Opportunities and Challenges of Integrated Education in Conflict-Ridden Societies: The Case of Palestinian-Jewish Schools in Israel
Bekerman, Zvi, Nir, Adam, Childhood Education
This article reports on a rather new and revolutionary education initiative in Israel. The information and descriptions offered are based on the results of a long-term ethnographic research effort that has been conducted since 1999 in the integrated bilingual Palestinian-Jewish schools in Israel.
The Political Context
As much as any other modern nation-state, Israel is a product of an invented tradition (Hobsbawm, 1983) and has institutionalized itself by establishing public education, organizing a standardized legal system, and developing a secular equivalent to the church (Ben-Amos & Bet-El, 1999; Gellner, 1997; Handelman, 1990).
The Palestinian-Jewish conflict started with the birth of political Zionism at the end of the 19th century and the development of Arab nationalism in response to colonialization in the Ottoman and the British Empires in the 19th and 20th centuries (Abdo & Yuval-Davis, 1995; Kelman, 1997). Since the 1920s, violence has afflicted the area, and became fiercer when Prime Minister David Ben-Gurion declared Israel's independence in 1948 without declaring the state borders, a declaration that ensued from the UN partition decision in 1947.
The 1948 war, called the War of Independence by the Israelis and the Nakba ("The Catastrophe") by the Palestinian Arabs, was the first open military clash between the Zionist and Arab nationalist movements. Four major wars have erupted since then in 1956, 1967, 1973, and 1982. In 1977, Israel and Egypt signed a peace agreement. The intifada outbreaks in 1997 and 2000, organized in the conquered territories under the flag of the Palestinian Liberation Organization (PLO), brought about even bloodier events, which shattered the optimism for a peaceful solution that emerged after the Oslo agreements between the Israeli government and the PLO in 1993. It remains to be seen whether the Israelis' recent disengagement from the Gaza Strip will relight the path to such a solution.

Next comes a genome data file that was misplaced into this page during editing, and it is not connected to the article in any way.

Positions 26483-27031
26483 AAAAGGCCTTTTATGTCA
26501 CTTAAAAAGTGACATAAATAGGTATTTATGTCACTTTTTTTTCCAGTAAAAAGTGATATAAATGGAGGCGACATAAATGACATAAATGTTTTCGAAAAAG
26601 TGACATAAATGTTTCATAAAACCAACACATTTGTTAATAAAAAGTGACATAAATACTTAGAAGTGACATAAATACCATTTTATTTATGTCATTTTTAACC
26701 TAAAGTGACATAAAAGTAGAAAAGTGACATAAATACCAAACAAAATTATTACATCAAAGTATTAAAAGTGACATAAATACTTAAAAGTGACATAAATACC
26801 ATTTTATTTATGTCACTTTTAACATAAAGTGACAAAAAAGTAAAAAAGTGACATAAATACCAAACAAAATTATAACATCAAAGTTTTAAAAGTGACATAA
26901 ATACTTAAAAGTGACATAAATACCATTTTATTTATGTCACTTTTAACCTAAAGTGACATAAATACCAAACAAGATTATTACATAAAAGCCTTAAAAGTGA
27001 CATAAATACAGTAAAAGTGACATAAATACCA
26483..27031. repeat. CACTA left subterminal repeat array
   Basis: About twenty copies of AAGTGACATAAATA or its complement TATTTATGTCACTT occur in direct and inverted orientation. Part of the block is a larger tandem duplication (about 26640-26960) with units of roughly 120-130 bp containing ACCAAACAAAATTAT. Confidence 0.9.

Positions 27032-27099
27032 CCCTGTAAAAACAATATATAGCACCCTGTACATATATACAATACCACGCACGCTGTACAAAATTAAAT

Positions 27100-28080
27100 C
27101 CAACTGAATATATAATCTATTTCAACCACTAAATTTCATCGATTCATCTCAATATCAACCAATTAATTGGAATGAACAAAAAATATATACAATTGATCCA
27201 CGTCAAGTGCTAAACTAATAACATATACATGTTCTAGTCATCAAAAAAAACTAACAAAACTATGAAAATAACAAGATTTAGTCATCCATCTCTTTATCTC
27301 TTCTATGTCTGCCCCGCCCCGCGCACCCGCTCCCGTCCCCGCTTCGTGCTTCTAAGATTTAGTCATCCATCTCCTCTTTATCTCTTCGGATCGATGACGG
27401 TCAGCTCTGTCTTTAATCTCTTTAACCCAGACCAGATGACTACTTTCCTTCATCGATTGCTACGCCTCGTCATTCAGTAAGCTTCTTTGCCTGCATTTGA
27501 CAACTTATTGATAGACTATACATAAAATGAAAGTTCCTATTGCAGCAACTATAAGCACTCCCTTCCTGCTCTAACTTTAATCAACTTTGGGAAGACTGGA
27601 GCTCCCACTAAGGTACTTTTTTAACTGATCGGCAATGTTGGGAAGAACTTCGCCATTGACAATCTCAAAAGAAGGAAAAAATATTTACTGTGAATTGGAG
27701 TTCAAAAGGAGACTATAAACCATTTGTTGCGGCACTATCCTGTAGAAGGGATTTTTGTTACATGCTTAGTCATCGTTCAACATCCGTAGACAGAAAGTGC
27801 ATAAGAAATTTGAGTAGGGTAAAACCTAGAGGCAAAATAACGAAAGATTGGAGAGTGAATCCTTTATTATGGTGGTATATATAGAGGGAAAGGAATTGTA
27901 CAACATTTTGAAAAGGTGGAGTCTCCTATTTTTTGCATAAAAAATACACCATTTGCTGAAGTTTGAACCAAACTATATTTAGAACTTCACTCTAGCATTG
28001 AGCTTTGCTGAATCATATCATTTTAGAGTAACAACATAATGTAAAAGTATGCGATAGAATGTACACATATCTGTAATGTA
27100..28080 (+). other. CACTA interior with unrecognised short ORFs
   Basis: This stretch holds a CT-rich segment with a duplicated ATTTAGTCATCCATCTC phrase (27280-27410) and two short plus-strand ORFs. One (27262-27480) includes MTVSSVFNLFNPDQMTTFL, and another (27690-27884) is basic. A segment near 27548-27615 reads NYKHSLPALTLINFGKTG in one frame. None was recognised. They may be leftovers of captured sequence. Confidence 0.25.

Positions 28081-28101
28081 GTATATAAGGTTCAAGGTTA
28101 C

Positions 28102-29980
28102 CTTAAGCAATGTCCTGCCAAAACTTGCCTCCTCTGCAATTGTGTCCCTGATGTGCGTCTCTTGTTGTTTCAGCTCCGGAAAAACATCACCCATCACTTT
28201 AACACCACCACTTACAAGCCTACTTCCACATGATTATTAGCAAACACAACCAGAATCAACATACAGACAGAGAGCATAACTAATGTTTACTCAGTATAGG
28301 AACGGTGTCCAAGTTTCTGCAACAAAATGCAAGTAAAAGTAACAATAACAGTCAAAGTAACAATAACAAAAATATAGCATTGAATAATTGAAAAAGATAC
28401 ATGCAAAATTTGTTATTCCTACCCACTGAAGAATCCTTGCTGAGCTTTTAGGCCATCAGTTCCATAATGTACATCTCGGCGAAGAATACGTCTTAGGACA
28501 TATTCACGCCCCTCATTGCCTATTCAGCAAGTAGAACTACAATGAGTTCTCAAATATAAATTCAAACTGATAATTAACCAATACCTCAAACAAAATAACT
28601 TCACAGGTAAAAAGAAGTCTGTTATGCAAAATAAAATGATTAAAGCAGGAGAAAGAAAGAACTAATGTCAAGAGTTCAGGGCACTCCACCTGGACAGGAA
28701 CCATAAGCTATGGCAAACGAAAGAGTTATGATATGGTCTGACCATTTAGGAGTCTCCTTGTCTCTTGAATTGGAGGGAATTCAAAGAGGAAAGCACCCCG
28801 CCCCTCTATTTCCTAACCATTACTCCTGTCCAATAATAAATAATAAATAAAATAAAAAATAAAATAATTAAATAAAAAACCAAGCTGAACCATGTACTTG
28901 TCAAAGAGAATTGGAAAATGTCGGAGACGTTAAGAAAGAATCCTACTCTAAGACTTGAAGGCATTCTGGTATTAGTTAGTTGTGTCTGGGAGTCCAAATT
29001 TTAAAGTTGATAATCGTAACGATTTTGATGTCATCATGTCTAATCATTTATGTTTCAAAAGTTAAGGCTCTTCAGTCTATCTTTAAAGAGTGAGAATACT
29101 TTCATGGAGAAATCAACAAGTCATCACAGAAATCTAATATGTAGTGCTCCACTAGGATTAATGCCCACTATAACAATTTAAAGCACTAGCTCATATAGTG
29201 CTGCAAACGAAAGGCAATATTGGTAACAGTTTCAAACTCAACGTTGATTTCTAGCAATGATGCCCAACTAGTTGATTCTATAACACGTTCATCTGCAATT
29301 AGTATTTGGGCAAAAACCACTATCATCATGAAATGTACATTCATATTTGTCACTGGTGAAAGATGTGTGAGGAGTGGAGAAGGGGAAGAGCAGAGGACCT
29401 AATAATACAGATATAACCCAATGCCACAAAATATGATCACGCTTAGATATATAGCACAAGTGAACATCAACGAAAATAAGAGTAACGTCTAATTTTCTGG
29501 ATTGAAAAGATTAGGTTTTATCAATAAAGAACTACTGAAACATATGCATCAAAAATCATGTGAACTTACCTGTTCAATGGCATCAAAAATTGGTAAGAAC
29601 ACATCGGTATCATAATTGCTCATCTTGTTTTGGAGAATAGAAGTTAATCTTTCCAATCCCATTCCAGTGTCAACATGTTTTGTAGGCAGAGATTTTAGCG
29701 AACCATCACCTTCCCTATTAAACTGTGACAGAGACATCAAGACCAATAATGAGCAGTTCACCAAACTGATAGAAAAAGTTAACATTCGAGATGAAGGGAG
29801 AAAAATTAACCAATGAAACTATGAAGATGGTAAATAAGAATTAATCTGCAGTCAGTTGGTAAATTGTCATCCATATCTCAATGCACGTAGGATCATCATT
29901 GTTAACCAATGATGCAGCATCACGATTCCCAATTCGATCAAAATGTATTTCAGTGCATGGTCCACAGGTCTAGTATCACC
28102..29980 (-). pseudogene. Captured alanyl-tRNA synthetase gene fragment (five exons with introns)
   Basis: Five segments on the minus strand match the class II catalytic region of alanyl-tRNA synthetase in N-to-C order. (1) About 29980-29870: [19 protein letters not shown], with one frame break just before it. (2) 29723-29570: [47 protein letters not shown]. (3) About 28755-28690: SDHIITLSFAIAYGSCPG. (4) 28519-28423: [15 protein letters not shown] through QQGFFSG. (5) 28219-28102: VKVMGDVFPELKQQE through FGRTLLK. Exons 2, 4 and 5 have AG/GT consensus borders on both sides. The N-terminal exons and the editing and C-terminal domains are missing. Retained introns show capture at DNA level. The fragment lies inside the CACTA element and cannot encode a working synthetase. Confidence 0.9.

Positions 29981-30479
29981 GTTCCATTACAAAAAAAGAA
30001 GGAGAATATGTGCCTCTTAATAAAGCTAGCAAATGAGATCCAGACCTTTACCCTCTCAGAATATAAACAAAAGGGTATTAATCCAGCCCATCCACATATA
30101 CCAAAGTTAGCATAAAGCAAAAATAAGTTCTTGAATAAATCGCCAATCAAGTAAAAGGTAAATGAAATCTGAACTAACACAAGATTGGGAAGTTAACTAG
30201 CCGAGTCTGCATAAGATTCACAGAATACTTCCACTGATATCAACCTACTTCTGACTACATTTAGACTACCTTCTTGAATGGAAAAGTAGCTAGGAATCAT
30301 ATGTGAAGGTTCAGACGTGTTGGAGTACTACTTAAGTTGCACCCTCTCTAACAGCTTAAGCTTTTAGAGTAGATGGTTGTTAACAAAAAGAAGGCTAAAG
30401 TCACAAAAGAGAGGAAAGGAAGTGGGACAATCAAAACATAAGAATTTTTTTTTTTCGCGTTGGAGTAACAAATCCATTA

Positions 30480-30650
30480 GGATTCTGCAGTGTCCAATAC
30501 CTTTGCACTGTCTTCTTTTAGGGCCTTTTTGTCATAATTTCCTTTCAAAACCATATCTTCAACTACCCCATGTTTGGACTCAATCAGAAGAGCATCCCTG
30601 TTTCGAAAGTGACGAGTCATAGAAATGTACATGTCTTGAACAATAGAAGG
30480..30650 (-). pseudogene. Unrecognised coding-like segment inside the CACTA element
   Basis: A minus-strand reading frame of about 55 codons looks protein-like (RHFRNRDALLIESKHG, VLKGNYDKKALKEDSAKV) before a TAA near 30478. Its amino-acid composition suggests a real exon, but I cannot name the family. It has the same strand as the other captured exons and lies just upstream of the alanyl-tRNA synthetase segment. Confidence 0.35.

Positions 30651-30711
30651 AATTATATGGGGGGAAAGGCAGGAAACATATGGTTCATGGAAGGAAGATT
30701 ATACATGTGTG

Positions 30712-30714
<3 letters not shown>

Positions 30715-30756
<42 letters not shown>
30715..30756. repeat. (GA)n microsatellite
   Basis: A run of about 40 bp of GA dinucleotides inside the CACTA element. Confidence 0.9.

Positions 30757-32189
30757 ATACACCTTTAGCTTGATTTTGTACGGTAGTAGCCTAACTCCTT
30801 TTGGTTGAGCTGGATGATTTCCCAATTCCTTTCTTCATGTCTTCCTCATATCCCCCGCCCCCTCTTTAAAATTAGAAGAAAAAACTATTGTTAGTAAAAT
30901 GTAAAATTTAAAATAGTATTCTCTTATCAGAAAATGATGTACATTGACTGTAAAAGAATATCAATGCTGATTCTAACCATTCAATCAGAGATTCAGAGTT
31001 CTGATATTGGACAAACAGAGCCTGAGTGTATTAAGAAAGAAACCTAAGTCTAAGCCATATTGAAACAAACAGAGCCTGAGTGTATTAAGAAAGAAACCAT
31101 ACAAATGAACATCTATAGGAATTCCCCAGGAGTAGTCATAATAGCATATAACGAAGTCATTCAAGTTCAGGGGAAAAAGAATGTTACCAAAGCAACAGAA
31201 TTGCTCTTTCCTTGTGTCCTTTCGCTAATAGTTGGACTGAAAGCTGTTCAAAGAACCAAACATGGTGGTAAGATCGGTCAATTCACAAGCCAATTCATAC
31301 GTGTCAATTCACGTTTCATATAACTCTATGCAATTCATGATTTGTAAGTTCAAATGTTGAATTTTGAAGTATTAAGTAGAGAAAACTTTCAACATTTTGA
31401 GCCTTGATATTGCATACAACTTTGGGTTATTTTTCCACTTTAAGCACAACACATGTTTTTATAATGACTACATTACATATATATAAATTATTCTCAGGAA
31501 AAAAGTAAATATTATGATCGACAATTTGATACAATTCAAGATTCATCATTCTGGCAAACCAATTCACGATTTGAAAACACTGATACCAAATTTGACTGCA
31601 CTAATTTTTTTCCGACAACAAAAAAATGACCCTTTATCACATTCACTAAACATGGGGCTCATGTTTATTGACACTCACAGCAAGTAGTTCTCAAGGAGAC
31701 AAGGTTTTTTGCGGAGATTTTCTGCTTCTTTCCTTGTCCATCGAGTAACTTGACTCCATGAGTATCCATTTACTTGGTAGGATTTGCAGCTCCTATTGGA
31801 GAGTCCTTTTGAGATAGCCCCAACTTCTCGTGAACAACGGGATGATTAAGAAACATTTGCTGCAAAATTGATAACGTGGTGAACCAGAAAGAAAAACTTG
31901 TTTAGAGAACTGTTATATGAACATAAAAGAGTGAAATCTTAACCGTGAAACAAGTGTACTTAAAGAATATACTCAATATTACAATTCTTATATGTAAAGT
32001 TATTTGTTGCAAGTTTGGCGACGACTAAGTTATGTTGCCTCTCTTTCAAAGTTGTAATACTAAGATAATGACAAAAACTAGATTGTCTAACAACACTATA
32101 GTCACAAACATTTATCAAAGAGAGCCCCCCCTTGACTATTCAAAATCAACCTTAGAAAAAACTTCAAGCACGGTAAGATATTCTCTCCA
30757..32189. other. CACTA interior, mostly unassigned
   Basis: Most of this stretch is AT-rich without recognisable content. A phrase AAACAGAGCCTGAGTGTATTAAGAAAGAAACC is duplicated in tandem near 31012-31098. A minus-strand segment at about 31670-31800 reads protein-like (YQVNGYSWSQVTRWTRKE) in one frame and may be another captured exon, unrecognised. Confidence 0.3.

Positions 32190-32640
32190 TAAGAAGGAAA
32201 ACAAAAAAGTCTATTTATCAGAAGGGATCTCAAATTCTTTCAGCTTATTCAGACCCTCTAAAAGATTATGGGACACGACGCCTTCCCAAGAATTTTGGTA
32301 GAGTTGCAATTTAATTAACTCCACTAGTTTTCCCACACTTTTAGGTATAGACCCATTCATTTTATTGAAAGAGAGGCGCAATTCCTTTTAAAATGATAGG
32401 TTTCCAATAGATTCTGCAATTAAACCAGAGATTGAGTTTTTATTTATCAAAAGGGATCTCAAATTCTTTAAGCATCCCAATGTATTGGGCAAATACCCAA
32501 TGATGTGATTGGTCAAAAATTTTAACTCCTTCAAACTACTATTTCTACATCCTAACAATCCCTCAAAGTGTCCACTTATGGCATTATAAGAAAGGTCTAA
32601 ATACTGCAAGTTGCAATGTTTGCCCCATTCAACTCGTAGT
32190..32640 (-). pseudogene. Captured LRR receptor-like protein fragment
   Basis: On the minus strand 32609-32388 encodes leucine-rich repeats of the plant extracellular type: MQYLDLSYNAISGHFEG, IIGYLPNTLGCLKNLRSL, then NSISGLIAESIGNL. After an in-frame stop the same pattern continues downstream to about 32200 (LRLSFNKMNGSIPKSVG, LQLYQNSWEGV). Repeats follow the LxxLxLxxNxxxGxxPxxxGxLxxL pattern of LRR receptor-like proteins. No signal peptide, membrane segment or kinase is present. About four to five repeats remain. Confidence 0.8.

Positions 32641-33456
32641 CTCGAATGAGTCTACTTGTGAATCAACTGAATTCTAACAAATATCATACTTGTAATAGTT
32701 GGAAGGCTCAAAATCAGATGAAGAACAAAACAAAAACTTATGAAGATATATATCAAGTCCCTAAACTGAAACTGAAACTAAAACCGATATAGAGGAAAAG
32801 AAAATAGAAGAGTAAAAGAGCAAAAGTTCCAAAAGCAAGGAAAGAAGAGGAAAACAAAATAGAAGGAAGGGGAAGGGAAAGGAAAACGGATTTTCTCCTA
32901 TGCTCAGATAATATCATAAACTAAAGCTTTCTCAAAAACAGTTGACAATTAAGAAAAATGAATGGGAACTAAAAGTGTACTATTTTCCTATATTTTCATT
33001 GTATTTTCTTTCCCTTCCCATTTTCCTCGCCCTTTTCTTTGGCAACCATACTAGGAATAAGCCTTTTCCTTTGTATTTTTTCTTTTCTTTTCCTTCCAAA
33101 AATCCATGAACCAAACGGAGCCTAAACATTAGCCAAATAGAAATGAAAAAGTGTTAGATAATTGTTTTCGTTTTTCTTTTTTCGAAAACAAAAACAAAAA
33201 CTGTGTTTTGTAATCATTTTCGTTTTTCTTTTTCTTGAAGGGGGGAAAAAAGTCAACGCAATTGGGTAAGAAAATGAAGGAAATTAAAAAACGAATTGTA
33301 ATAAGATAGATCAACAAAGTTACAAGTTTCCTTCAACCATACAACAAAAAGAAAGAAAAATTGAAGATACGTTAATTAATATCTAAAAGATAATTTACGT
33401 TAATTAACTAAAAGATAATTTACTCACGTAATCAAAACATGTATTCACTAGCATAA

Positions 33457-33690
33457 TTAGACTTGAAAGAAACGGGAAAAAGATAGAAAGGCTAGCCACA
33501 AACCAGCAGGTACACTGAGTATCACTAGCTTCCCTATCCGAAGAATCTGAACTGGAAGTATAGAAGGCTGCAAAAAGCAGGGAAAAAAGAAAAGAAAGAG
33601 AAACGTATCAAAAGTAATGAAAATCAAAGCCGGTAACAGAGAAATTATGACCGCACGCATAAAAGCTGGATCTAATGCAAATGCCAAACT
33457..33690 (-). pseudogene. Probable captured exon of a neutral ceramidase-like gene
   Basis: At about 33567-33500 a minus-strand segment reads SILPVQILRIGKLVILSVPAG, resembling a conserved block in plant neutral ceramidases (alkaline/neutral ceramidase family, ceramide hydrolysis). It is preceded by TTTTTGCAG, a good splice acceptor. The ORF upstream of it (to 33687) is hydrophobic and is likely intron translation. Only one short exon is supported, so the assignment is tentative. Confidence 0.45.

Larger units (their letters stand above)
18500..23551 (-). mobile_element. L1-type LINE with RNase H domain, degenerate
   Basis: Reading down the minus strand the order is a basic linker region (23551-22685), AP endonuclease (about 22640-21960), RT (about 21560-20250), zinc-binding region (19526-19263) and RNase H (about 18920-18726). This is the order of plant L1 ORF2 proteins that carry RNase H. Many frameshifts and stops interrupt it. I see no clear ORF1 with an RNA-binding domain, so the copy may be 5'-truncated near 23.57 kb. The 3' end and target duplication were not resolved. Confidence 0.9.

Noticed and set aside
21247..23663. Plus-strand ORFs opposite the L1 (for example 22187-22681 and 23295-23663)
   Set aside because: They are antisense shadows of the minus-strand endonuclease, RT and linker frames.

The Palestinian presence in the State of Israel and the awakening of Palestinian national consciousness has thrown into question the seemingly natural construct of the Israeli nation. ("Palestinian Israelis" has, in recent years, become the preferred denomination for those who were traditionally known as Arab Israelis. This article addresses only these Palestinians and not those in the domain of the recently created Palestinian Authority.)
Being a Palestinian in Israel is no easy task. For the most part, Israel's ethnic democracy--its self-definition as a Jewish democratic state (Smooha, 1996)--has not welcomed the political, cultural, or social participation of groups outside of its legitimate, imagined, community (Anderson, 1991) of Jews. Palestinian-Israelis, although officially offered full rights as citizens, have suffered as a putatively hostile minority with little political representation and a debilitated social, economic, and educational infrastructure (Ghanem, 1998). Only recently have Israel's implemented segregationist policies towards its non Jewish minorities begun to be challenged in the courts of justice (Gavison, 2000). Although the outcomes of these separatist policies are varied, they are most visible in the fully separated residential and educational arrangements for both the Paiestinian and the Jewish communities (Rouhana, 1997). Palestinians in Israel experience Israel as a Jewish "ethnic" state, and not a democracy (Ghanem, 1998; Rouhana & Korper, 1997). From their perspective, Israel is a colonializing state that took their lands (Stasiulis & Yuval-Davis, 1995). Nonetheless, most Palestinians in Israel express their preference to remain in Israel rather than move to a Palestinian state, if one were to be established (Smooha, 1998).
The Socio-Cultural Context
Although their historical development and their cultural resources are not dichotomous, Jews and Palestinians have been constructed as such through the long history of their conflict. …